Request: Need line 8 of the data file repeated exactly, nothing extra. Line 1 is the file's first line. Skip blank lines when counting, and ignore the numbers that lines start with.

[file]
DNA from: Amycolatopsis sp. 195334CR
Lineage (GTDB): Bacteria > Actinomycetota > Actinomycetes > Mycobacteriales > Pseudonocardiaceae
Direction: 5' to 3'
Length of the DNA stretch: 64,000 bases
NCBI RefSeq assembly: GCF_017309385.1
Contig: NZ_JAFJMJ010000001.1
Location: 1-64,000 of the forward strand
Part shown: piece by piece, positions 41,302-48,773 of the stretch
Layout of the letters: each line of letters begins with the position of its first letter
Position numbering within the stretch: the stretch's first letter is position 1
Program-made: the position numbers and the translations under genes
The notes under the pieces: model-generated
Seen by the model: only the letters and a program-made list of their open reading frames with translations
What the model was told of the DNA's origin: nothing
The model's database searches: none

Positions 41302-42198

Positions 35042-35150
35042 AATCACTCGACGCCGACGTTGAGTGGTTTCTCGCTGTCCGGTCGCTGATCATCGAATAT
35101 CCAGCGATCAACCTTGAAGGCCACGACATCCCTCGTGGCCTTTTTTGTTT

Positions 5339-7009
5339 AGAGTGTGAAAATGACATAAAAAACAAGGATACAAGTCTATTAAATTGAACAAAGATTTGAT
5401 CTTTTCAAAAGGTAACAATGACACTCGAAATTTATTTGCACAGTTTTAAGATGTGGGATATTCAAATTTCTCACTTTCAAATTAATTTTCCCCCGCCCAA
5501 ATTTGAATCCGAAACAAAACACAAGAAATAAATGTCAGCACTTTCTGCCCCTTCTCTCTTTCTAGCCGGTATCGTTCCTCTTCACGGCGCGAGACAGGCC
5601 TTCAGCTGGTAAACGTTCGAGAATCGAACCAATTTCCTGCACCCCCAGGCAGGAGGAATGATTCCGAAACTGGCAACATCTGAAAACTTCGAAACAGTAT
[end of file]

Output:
Part shown: piece by piece, positions 41,302-48,773 of the stretch